Shannon: I describe academic freedom is actually a cluster of freedoms in the service of the core academic mission of the university. And let me start with that in service part because academic freedom is not some innate inalienable right. It is a freedom that we have devised in order to allow universities to pursue their important social function through the work of their academic staff. So that freedom protects the academic staff to seek truth and advance understanding in the service of that core social mission. We require protection for those who are seeking truth and advancing understanding because the truth hurts sometimes, and sometimes it pinches the government and sometimes it pinches our donors or industry and so forth. And so we need to have that kind of protection for the folks who are doing that work. But that work takes a myriad of forms. We are teachers, we are learners, we are researchers, we are archivists, we are librarians, we are sometimes public speakers who need to speak on urgent matters, I like to say that we want our Einstein’s to be able to talk about world peace and not just physics. And so, we need to have that cluster of freedoms recognised in the very kind of work that we do advancing our social purpose as universities.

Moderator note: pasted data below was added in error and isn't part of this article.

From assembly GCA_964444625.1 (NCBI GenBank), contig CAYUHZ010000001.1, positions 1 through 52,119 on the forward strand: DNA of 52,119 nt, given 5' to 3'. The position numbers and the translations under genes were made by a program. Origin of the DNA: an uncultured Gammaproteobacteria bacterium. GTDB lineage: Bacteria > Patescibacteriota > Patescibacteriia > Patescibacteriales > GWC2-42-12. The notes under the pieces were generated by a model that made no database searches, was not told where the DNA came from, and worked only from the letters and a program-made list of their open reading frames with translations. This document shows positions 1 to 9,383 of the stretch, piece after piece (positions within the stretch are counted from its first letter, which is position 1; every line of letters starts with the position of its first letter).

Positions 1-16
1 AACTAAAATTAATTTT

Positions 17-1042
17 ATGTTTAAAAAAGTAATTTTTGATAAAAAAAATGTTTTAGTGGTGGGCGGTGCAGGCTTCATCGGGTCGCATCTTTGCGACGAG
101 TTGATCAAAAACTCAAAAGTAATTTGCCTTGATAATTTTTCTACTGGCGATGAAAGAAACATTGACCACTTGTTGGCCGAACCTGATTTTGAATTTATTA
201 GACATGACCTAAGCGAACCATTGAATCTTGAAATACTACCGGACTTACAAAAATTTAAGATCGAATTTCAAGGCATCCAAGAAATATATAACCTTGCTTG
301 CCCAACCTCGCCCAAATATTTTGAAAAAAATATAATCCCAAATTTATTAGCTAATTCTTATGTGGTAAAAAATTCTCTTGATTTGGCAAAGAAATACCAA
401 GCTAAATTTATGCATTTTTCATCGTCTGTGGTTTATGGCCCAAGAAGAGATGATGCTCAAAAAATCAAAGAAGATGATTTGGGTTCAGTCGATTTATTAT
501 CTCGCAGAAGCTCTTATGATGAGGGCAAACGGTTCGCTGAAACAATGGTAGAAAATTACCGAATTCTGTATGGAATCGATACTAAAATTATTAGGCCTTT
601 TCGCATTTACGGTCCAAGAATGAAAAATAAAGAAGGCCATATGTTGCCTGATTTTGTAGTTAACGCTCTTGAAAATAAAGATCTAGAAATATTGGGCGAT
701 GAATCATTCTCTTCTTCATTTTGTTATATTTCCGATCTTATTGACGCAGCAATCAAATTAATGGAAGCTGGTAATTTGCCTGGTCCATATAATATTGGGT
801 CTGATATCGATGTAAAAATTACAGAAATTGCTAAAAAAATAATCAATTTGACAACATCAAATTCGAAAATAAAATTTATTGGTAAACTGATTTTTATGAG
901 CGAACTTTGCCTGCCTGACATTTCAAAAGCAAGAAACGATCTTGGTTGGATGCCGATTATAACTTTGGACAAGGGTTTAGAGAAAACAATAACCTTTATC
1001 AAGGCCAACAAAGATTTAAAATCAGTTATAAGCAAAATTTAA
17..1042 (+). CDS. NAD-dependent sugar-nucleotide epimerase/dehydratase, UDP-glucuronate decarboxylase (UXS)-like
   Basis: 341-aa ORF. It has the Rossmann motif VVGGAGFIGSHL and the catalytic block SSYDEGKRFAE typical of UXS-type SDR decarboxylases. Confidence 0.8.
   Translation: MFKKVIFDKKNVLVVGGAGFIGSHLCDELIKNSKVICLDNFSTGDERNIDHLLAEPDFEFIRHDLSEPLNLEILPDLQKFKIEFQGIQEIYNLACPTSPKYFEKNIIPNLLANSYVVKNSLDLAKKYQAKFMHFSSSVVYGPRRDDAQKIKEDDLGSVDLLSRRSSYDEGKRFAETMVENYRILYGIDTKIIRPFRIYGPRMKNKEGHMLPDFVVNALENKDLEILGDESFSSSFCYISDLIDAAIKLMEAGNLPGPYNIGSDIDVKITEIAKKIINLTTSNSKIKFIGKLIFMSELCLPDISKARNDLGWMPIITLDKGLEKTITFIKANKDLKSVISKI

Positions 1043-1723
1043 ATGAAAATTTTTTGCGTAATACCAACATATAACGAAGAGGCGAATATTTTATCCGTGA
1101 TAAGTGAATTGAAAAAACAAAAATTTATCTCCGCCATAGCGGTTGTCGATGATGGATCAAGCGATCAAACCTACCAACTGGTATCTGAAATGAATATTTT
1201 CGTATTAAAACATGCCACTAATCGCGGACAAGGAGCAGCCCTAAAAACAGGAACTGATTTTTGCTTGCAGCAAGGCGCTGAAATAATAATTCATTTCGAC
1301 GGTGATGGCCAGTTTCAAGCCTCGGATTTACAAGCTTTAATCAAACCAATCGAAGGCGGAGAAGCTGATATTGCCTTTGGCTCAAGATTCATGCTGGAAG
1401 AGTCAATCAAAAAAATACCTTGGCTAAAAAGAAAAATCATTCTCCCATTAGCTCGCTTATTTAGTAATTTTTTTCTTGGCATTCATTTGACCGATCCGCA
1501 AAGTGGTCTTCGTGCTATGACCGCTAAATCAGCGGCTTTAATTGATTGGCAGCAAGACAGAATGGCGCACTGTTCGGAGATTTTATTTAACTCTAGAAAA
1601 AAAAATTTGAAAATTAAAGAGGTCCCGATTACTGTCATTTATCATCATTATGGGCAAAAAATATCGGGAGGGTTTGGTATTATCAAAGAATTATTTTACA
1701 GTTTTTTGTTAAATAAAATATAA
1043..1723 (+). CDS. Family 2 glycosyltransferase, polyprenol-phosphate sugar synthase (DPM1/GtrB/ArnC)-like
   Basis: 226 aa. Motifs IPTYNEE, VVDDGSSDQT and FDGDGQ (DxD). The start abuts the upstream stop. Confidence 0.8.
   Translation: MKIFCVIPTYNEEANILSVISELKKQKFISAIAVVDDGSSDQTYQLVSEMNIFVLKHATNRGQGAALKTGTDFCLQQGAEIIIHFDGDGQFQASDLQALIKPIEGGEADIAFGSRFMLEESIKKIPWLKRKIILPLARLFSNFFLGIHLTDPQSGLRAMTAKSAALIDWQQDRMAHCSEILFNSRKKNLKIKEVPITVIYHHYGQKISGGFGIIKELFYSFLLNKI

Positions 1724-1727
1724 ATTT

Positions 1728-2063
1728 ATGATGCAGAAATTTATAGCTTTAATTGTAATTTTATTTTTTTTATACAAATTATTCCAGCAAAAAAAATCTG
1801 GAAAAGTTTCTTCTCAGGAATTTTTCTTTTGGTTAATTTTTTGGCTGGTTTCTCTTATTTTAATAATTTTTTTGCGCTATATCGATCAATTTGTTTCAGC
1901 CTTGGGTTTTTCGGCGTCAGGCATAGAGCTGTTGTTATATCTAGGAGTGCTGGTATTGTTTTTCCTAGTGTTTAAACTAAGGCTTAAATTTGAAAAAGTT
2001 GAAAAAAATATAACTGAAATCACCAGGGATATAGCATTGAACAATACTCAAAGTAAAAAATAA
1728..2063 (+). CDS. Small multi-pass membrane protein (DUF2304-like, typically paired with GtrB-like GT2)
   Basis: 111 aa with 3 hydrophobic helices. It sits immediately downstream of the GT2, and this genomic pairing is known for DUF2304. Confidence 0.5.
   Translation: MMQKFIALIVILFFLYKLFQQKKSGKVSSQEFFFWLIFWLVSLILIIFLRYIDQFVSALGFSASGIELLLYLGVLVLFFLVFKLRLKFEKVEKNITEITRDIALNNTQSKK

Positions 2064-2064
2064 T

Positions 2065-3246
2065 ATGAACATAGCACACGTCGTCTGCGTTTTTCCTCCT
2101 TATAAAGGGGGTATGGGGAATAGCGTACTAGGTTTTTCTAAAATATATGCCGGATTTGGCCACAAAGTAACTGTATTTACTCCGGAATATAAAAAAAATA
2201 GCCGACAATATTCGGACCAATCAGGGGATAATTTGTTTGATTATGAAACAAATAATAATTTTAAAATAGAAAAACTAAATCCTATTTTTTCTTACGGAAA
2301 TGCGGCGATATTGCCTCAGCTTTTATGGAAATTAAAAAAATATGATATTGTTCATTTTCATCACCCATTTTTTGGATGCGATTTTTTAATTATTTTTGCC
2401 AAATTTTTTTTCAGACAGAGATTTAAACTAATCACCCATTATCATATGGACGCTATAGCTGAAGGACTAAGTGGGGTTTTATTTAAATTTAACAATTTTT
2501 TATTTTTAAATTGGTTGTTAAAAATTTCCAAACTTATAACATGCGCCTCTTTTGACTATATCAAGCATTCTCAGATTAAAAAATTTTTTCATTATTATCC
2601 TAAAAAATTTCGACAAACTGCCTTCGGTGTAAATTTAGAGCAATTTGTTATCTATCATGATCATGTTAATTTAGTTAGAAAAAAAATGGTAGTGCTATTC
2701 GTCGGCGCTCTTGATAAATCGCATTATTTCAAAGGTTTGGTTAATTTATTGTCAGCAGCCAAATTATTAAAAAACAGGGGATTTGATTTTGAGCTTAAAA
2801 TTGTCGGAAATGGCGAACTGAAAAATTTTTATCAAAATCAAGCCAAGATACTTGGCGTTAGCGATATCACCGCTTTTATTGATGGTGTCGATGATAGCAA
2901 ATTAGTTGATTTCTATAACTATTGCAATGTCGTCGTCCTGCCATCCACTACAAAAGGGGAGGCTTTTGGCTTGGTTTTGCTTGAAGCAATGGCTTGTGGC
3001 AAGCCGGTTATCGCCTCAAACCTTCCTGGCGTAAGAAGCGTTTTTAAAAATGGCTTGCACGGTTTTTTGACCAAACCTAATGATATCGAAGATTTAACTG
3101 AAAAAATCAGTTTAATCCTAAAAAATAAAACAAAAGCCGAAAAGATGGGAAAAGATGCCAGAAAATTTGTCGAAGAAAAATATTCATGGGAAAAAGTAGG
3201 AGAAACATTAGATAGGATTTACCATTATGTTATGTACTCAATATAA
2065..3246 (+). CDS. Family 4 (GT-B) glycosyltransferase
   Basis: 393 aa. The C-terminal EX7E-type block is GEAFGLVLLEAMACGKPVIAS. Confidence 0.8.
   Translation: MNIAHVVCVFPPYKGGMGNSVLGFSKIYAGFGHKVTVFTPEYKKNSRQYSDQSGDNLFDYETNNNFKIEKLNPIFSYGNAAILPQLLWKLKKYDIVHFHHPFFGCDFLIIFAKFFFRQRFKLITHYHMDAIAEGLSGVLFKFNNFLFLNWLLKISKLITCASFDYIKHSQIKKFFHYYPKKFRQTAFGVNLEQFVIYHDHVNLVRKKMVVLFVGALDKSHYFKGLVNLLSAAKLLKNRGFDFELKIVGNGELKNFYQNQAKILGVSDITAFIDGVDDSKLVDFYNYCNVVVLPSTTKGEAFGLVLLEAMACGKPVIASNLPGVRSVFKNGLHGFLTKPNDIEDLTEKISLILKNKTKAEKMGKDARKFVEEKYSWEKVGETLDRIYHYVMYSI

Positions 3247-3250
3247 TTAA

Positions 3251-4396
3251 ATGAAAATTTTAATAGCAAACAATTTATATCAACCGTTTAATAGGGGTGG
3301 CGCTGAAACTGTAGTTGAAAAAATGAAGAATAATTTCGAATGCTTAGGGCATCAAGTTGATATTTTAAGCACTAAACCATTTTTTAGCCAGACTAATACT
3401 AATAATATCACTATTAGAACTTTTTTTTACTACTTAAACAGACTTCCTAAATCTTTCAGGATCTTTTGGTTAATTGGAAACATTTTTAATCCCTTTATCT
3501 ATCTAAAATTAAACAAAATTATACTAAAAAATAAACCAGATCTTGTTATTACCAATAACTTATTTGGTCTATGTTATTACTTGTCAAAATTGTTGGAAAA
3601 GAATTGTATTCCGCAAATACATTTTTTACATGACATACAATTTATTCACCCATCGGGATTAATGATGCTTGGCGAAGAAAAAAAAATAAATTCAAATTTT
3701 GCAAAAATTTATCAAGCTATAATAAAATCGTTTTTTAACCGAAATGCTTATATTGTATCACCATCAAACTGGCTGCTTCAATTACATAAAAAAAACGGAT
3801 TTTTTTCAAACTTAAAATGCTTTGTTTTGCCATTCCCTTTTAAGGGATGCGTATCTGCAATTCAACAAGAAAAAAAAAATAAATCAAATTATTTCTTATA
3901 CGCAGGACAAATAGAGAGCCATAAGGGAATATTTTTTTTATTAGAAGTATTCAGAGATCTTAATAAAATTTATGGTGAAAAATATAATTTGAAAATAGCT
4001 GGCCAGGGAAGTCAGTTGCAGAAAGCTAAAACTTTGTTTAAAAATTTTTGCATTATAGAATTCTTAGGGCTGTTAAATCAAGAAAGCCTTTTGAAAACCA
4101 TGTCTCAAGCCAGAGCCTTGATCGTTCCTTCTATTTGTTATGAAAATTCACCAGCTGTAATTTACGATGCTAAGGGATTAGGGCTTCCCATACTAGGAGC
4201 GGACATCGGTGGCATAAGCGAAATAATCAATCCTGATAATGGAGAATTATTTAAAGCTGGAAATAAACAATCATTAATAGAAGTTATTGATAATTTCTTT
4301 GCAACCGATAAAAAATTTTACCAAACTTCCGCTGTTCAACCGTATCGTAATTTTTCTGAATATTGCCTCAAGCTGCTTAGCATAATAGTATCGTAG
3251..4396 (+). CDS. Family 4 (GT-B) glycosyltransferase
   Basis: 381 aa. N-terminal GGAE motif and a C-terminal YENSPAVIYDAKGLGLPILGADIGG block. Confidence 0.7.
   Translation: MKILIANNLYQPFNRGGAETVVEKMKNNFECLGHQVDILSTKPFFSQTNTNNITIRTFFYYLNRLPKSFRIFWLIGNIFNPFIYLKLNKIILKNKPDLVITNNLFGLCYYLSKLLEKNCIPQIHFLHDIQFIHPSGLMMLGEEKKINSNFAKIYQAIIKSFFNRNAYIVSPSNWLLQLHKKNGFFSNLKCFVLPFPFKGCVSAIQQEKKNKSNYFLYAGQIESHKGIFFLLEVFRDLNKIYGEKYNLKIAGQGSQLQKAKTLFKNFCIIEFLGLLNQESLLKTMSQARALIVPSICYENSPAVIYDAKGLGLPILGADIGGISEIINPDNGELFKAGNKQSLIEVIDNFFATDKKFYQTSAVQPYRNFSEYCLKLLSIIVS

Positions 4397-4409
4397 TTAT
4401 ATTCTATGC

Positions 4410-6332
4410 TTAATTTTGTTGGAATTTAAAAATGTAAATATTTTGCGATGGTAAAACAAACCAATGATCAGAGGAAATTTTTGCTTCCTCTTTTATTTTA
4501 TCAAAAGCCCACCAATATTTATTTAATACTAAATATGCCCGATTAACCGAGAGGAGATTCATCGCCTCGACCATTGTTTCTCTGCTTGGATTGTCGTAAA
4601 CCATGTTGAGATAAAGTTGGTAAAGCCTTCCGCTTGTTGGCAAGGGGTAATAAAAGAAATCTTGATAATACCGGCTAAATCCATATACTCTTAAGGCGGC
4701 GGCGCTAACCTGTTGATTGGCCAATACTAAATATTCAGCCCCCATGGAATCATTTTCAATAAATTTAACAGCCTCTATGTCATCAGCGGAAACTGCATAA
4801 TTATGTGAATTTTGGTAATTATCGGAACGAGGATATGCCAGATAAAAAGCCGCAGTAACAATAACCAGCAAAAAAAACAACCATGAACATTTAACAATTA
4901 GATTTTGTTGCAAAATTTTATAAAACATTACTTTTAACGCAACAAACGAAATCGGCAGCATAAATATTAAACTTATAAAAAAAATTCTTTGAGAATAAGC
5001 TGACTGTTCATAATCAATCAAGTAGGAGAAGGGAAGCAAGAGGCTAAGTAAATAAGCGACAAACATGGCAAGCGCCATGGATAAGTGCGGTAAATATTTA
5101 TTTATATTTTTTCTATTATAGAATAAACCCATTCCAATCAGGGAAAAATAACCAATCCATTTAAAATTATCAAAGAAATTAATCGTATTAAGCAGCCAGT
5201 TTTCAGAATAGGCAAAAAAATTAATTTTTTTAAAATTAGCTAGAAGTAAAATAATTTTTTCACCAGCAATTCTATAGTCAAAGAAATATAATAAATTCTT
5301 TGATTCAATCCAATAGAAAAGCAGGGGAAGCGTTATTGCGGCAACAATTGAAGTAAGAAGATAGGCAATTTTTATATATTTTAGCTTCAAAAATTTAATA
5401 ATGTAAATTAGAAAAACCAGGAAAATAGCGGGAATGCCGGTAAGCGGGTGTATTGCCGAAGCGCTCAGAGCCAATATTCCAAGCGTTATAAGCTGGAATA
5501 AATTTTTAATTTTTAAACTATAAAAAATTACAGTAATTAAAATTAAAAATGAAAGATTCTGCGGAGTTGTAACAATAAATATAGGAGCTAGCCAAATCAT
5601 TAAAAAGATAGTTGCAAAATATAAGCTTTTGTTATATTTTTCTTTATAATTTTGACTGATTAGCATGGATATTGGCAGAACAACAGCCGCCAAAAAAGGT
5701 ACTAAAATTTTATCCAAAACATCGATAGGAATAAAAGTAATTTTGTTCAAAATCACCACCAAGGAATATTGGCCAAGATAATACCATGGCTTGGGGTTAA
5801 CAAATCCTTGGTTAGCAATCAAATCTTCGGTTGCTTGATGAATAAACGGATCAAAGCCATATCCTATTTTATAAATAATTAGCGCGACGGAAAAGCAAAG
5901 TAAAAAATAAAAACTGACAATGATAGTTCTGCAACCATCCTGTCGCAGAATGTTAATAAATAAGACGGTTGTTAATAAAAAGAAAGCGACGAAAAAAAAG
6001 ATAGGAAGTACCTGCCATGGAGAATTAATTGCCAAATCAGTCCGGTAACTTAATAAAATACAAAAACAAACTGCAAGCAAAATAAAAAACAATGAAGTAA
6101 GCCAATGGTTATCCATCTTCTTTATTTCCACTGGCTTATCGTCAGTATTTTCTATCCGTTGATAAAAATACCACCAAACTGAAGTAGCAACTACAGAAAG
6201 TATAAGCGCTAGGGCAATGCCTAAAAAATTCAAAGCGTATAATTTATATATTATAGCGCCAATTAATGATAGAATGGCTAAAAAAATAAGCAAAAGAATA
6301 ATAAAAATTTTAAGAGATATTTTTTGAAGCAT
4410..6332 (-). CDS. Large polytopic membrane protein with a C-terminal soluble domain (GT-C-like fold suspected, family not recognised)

Andrew: I think that cluster idea is really useful, because it does avoid that tendency to want to come down with a singular definition for something it really recognises that complexity but also the relational nature of this, which is something I’m quite interested in as well. When you characterising academic freedom like this, and you’re talking about it as a particular kind of freedom, freedom from is there that relationship that we might talk about in terms of rights and responsibilities? Is there also a sense of responsibility associated with academic freedom?